I’VE LEARNED TO LOSE, YOU CAN’T AFFORD TO.

The other night House Rules was on TV, just running in the background while I did other things. Before I knew it the program ended and the next one started and the first scenes of it involved a grandmother identifying the body of her teenaged grandson. As I reached for the remote the memory flashed through my head; “There’s nothing to identify.” I could see the officer, knelt before me, asking which dentist my Daughter Number One had attended. “There’s nothing to identify.” For the next twenty four hours that phrase pinged around my head. “There’s nothing to identify”. On the walk to school. “There’s nothing to identify.” In Coles, grocery shopping. “There’s nothing to identify.” Washing up at the sink. “There’s nothing to identify.” As the days go on it echoes less, and I write it here to diminish it’s power again. But it’s not a memory I can ever be free from. Burned into my brain like her love knot bracelet into my Daughter’s arm.

A friend’s daughter asked why I don’t drive. “I’ve never driven.” I said “I catch public transport. You get used to it.” And all that is true. But I didn’t mention that during any car ride I take, when anyone brakes sharply or swerves or merges into traffic or just does nothing but be on the road at the same time as the car I am in; that I see, time after time, the impact if the cars were to hit each other. In my mind’s eye, in less than a heartbeat, I see the crumpling of metal and the flailing of limbs and possessions in slow motion flying through the car. Time after time. I didn’t explain that I will never drive. That I could never be anything but a liability on the road, reacting to things before they might happen. Because sometimes they do.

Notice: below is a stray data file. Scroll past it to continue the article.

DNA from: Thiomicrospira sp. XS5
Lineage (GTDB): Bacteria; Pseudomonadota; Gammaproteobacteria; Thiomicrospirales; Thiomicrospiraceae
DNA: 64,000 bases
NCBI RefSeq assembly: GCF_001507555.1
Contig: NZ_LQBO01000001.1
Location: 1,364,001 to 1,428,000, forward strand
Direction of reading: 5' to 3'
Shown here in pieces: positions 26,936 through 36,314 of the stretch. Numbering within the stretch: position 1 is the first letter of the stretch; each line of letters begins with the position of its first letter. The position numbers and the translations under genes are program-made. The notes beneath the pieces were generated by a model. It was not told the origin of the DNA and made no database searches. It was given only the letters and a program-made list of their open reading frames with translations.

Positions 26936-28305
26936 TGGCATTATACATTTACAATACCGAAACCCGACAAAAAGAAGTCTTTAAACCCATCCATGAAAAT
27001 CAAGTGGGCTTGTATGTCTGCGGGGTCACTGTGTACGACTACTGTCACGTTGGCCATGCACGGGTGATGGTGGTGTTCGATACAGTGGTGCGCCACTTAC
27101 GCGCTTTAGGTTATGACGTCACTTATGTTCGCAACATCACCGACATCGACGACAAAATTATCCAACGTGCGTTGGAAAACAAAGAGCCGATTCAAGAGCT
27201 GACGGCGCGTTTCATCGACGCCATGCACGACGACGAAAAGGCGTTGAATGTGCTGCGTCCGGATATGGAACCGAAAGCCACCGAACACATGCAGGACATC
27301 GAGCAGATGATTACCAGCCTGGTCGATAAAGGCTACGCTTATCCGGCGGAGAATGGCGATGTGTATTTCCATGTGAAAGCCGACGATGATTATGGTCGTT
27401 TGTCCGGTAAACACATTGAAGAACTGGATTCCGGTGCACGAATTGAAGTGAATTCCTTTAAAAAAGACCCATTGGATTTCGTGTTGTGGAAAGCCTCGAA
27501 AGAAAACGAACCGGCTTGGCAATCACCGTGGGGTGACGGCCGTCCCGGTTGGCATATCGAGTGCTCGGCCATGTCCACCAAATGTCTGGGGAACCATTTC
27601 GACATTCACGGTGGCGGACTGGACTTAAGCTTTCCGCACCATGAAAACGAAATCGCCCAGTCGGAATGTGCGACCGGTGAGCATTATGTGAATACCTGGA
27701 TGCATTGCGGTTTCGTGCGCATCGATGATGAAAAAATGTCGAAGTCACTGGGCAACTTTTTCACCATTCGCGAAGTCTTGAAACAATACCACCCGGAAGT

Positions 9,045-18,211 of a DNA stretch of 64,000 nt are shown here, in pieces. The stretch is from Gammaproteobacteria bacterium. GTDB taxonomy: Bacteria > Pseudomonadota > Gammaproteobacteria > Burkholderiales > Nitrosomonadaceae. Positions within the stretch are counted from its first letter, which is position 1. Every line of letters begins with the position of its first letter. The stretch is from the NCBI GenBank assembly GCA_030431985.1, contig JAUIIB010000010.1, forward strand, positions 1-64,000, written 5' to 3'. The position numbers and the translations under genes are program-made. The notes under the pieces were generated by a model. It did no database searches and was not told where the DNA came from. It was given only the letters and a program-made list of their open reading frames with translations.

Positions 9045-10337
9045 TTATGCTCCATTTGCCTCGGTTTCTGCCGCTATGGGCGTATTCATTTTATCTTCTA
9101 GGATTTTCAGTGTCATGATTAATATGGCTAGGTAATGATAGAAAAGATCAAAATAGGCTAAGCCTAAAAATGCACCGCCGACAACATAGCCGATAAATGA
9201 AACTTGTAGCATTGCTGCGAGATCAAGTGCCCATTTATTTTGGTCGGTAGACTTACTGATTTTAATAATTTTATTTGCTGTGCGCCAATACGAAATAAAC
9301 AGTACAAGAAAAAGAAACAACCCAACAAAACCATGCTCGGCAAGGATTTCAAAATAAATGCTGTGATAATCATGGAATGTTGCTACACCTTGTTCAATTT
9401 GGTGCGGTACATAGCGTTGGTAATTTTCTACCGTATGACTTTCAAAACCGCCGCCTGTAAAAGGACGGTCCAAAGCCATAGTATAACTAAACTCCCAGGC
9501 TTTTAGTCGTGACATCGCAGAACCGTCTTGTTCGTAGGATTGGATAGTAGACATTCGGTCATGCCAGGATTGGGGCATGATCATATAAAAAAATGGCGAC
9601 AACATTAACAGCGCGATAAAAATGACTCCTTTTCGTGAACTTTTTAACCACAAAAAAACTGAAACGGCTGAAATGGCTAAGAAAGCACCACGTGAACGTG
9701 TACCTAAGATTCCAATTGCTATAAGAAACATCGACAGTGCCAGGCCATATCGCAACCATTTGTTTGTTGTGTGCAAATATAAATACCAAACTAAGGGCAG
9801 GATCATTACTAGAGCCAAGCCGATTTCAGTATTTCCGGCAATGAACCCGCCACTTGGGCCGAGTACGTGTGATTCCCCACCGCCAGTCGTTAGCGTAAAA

Ironing Daughter Number Two’s shirt the other day for school I almost called out her Sister’s name. Almost. The sister she is uncannily like but never got to meet. They are both their own people but still, having Daughter Number One at high school now and fast approaching the age and stage Daughter Number One was at when she died is more challenging than I had anticipated it being. Mostly because I hadn’t anticipated it. In the first week of Daughter Number Two starting high school I went to pick her up and as I approached the school a girl who looked vaguely like Daughter Number One walked out the school gate and my heart leapt in recognition before plummeting as reality kicked in. Just a moment, fleeting but breathtaking.